14 December 2012
South African Police Minister Nathi Mthethwa opened the Mangaung 10111 Command Centre in Heidedal in the Free State on Wednesday in a bid to bridge the gap between victims of crime and the police.
Mthethwa said one of the more prominent complaints from communities was the slow police response time on calls logged with 10111 centres.
The opening of the 10111 Command Centre aimed to support the department’s “triple-C approach”: better command and control within the police, better co-ordination, and better communication, both externally and within the South African Police Service (SAPS).
“An effective station commander must be on the ground, overseeing a station daily; being in touch with the communities, community policing forums and importantly, leading by example,” Mthethwa said.
Communicating with communities
“Police must ensure that once they arrest criminals, [they] communicate to society that such scoundrels are now behind bars. Failure to do so leads to anxiety, strained relations and perceptions that police are ineffective, when in fact they are effective.”
He also noted positive results on the piloted flagship 10111 project launched two years ago in Midrand in Gauteng in partnership with Business against Crime South Africa, explaining that the idea at the time was to ensure that as they build 10111 command centres anywhere in the country, they benchmark their centres with a clear blueprint plan.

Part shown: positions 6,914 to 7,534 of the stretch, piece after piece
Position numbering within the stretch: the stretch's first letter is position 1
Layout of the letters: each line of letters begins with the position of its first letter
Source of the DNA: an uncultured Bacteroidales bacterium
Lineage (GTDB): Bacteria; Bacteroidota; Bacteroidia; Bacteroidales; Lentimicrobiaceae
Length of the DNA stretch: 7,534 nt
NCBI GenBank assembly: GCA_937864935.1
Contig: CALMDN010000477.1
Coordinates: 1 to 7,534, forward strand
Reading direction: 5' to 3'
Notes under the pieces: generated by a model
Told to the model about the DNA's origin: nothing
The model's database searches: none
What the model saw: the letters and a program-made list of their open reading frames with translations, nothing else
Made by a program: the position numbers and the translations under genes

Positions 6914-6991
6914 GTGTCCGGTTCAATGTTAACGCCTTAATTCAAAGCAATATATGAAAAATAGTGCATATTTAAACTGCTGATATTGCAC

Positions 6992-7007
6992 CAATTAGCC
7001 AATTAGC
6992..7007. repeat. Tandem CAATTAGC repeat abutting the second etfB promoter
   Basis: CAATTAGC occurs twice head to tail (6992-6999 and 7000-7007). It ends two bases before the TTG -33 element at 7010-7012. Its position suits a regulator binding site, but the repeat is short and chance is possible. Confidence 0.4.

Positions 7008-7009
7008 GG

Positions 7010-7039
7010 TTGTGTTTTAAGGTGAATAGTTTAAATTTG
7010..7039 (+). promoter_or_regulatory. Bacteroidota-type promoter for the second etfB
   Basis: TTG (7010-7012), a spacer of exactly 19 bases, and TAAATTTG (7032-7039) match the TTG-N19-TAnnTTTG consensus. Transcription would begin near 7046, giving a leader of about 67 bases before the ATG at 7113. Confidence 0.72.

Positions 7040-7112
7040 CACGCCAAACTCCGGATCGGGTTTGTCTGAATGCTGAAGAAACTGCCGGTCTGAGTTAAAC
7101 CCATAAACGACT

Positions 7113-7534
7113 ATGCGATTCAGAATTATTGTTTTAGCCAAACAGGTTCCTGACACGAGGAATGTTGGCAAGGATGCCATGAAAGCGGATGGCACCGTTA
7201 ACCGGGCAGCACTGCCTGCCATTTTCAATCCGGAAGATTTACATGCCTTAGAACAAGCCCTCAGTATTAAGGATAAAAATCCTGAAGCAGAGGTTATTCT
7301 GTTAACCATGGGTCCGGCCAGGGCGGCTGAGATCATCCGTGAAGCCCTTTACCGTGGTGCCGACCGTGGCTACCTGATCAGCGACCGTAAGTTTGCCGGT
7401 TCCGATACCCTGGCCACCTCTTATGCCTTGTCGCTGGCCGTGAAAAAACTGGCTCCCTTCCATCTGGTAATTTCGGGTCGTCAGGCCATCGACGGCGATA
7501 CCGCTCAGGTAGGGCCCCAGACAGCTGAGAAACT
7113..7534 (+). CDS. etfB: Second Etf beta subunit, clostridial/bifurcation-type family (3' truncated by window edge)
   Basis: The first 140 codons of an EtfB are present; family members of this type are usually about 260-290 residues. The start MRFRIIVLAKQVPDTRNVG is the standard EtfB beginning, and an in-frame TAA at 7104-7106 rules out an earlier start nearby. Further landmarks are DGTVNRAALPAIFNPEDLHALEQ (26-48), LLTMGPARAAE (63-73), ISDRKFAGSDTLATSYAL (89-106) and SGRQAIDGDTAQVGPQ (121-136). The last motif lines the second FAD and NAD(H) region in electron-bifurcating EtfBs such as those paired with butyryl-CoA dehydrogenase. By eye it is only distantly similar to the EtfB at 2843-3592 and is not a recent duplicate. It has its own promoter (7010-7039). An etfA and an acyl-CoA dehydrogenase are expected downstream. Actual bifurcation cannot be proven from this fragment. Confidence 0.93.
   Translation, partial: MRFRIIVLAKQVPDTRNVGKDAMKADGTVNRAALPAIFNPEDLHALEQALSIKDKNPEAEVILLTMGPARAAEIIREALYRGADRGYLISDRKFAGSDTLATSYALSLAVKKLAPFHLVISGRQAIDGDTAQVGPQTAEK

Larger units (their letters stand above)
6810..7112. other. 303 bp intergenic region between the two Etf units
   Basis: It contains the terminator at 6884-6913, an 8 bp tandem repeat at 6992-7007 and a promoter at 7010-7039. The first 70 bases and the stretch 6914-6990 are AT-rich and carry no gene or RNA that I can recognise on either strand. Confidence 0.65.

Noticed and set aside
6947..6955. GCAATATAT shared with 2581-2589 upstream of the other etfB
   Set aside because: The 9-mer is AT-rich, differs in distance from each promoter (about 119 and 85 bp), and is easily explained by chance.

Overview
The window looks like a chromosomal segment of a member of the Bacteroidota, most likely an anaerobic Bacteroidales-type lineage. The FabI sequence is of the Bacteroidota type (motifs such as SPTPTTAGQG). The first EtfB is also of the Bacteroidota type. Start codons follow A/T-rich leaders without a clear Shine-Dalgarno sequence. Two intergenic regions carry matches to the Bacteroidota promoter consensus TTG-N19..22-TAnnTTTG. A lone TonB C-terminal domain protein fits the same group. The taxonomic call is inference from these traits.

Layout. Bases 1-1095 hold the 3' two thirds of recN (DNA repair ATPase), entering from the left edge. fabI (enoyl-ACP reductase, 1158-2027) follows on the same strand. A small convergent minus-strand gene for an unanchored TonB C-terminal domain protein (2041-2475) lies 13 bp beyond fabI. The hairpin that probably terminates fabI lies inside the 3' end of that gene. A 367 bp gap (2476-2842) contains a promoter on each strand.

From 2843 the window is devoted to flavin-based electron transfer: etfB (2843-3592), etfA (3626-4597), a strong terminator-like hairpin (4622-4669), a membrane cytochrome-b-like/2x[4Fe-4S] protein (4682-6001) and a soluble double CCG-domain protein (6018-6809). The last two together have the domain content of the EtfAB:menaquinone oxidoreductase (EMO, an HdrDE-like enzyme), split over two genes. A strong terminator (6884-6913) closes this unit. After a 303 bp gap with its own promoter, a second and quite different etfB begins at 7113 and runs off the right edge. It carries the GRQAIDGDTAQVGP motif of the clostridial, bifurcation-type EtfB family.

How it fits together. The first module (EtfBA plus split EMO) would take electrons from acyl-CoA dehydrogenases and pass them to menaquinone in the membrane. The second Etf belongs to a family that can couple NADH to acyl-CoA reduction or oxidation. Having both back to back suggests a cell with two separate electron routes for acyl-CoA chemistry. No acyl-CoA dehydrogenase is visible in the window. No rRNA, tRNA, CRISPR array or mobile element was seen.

Some of the outcomes resulting from the intervention included assessments and quicker turn-around response calls, effective monitoring systems and significant financial savings to the department.
“Lessons learnt have assisted in improved efficiency, timeous and better management of calls when society reports crimes to the police,” Mthethwa said.
‘Protecting citizens’ fundamental rights’
“Through qualitative management of the 10111 centres, we can improve performance putting in place a human resource complement that is well-capacitated and evaluated on a regular basis,” he said.
The department is also currently in the process of reviewing the White Paper on Safety and Security, primarily to ensure that the SAPS turns into functional machinery that is continuously improving on its deliverables.
Mthethwa said this speaks to a transformation process that is results-driven, effective and responsive to the safety needs of society.
“As we emphasised in the draft White Paper, transformation within the SAPS in the broader sense must be aimed at changing the internal police environment and culture into a professional, representative, efficient, effective, transparent and accountable service,” he said.
“It must be a service which upholds and protects the fundamental rights of citizens while executing its mandate in accordance with the Constitution and the needs of the community.
“Community-orientated policing must speak to the manner in which police operate and how they understand and engage with the communities they serve. Equally this philosophy must recognise that policing is not something done to people but rather policing is something that is done with people, and to achieve these, systems such as 10111 centres are important,” Mthethwa said.